Jess Morthorpe invites us to pause, acknowledging that all creation is God’s, and calls the Church to rediscover a deep sense of connection to land.

WEEK 4God's Beautiful Land

jason-john.jpg Jess Morthorpe is director of the Five Leaf Eco-Awards, an ecumenical environmental change program specifically designed for churches and religious organisations. Jess also serves as a Ministry Consultant with Uniting Earth.

I’ve moved several times in my life, and while I enjoy the connections this has given me with different places and people, sometimes I wonder what it means for my sense of place, my deep sense of connection to land.

One place I did feel this most was at the Greenhills Centre in Canberra, on the land of the Ngunnawal peoples. Working on environmental initiatives there, I learned every part of the block, the history of its management, and how it connected to the larger landscape and ecosystems within which it is set. I liked to sit in certain places and just ‘be’ with the land – many years before I first heard the concept of mindfulness and deliberately being present. I still wonder sometimes if the seedlings we planted are still there, if the thistles are still trying to take over, if the little ruins have decayed further.

"The land shall not be sold in perpetuity, for the land is mine; with me you are but aliens and tenants. Throughout the land that you hold, you shall provide for the redemption of the land." – Leviticus 25:23-24

The Bible strongly links land with community. Each tribe of Israel was allocated specific geographical areas (Joshua 13-22). They did not own this land, for it is God’s (Leviticus 25: 23-24), but it was allocated to them, and provision made that even if they lost it through poverty or misfortune, the land would be returned to them every 50 years during the celebration of the Jubilee (Leviticus 25: 13-17). As land was the main source of wealth at the time, this also strongly enforced equality. The rich could only get so far ahead when they would have to return the land to the poor at the end of each cycle. Land has agency, it acts and reacts (Leviticus 18:28), and it has rights (Numbers 35: 33-34; Leviticus 25:2-5; Exodus 23:10-11), even the wild animals are provided for (Leviticus 25:7). The land’s protection is mandated by God (Leviticus 26:3-4; Deuteronomy 20:19) and there are consequences for disobedience and abuse (Jeremiah 12:4; 12:11; Hosea 4:1-3, Psalm 107: 33-34; Isaiah 5:8-10; 24:4-6; Jeremiah 3:2-3; Revelation 11:18).

Western culture and its practices separate us from our connections with the land, and often prevent us from developing the deep sense of place described by Biblical Writers. Yet we can learn much from First Peoples around the world about what it means to them to connect with their ancestral lands and places. Such learning also helps us to understand more deeply the suffering created when they are forcibly removed from these lands or threatened with having to leave them by governments or climate change.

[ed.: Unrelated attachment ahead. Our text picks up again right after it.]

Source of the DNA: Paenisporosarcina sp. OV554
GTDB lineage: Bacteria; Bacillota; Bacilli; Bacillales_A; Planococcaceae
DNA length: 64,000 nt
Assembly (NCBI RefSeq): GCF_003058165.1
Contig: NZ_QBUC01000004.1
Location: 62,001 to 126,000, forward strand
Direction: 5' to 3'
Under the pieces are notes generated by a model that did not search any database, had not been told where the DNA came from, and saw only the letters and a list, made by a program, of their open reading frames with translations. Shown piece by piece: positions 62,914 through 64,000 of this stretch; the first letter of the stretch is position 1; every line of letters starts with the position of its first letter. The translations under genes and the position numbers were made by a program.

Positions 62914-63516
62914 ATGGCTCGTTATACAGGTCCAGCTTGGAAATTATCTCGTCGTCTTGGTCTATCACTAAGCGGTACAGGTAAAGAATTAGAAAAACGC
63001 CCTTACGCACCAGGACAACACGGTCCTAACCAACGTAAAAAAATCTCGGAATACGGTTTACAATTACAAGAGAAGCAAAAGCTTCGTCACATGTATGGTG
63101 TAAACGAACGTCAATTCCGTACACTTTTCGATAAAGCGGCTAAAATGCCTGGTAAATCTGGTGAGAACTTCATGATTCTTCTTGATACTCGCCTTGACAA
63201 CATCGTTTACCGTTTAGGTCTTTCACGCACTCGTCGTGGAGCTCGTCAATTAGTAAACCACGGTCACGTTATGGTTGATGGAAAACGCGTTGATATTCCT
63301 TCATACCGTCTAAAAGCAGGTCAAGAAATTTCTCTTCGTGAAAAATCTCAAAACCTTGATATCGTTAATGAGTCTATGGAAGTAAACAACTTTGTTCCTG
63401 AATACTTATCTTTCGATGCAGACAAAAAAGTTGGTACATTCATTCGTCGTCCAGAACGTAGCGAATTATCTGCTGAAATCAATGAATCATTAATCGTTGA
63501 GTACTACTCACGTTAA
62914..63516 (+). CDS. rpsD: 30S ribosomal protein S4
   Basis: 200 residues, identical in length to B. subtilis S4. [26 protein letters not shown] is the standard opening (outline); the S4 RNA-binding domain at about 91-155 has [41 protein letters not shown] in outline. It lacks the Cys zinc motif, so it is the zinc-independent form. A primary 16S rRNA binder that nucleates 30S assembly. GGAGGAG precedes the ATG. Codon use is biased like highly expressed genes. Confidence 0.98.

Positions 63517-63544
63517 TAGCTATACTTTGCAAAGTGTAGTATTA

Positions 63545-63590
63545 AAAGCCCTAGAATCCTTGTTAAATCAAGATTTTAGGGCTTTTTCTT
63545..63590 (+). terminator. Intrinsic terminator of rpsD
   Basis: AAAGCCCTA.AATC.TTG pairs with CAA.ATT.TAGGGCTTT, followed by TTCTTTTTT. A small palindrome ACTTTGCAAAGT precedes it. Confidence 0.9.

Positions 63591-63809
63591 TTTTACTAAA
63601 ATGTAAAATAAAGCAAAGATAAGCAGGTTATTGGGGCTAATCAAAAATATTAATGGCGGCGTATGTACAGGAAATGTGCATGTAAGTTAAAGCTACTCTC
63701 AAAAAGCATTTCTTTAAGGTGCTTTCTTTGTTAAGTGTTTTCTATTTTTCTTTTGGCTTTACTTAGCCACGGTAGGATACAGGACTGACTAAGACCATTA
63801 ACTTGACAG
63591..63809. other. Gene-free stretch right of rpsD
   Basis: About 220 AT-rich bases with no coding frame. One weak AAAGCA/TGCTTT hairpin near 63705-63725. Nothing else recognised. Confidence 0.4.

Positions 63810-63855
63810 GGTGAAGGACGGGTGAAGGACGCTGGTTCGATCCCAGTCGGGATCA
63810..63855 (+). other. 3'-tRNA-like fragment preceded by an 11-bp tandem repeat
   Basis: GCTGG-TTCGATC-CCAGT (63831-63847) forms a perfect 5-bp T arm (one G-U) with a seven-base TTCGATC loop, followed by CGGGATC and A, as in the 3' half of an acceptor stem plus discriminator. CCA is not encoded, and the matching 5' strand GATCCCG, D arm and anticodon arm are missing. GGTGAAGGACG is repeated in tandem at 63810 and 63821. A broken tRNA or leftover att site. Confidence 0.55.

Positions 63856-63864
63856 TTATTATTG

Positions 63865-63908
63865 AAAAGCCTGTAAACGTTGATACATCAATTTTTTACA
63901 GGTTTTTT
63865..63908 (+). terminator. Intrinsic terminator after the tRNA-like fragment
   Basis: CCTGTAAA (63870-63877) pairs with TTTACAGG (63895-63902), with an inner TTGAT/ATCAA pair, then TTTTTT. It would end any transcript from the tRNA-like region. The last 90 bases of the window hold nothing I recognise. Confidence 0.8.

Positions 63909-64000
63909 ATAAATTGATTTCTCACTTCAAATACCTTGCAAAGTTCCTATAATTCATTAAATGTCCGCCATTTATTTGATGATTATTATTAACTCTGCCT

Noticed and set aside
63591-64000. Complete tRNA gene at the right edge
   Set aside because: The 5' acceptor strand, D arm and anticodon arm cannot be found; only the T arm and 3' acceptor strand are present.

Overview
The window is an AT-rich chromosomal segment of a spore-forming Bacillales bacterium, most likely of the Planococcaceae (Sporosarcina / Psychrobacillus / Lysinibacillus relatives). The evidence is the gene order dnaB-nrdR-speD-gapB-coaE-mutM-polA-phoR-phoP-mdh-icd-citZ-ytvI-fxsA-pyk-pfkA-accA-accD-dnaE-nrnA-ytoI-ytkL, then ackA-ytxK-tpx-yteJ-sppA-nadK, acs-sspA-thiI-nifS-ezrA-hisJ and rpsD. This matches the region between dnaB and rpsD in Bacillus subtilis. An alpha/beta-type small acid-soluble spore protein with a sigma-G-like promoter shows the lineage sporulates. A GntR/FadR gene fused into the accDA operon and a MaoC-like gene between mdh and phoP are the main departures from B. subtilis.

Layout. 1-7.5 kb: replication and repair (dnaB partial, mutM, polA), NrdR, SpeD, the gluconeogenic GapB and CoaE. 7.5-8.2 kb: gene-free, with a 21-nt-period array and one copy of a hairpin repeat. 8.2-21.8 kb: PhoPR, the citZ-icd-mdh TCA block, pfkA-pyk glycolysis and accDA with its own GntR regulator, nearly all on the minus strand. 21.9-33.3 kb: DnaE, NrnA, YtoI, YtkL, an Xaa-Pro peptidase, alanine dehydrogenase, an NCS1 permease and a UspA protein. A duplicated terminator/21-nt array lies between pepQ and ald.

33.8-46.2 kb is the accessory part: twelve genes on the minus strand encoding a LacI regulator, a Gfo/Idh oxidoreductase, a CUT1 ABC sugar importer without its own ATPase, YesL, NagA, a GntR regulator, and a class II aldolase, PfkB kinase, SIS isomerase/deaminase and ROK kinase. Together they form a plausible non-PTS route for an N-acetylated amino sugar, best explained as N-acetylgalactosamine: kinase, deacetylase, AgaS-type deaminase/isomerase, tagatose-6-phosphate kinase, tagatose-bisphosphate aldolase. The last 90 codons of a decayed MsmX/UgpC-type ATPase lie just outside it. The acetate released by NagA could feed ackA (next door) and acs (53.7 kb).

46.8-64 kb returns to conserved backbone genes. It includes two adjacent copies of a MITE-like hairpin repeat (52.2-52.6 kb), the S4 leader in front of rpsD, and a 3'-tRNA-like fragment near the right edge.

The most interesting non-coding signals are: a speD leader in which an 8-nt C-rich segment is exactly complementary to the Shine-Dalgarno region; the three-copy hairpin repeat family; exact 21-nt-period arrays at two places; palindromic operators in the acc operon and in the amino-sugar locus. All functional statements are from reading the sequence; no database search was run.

“We practise Kanyini (a law and principle of connectedness) by learning to restrict the ‘mine-ness’, and to develop a strong sense of ‘ours-ness’” — Uncle Bob Randall, Elder of the Yankunytjatjara people.

I wonder how our lives might be changed by applying an approach like this? If we truly embraced the idea of all land belonging to God, and that we merely borrow it. The idea that everything we get from the land is a gift, and they are gifts that come with deep responsibilities on us, in terms of how we manage these resources, preserve them for future generations and prevent harm to God’s creatures through our use of them.

Our stewardship prayers in church claim that all we have is God’s - but how deeply do we believe this? How is it transforming our attitudes to money, land and possessions?

We need to remember that nothing is ever really ours. We need to change our thinking, our language, and our relationship with Land, and with all of God’s Creation, to love and cherish it alongside our God – for now and always.

WEEK 4Daily Bible Readings

Take time each day this week to explore what the bible says about God's beautiful land.

Sunday Genesis 2:8-9 - what does God do?
Monday Deut 8:7-10 - what does a good land look like?
Tuesday 2 Chronicles 7:14 - what’s the relationship between people and land?
Wednesday Ex 23:10-11 - how were they to care for the land?
Thursday Isa 35:1-2 - what does salvation coming to the land look like?
Friday Isa 51:3 - how does God heal land?
Saturday Ro 8:19-21 - what are the lands longing for?


This reflection by Jessica Morthorpe is part of our Season of Creation series celebrating God's Beautiful Earth. You can signup for weekly emails sent each Sunday during September, or follow along on Facebook and Instagram.

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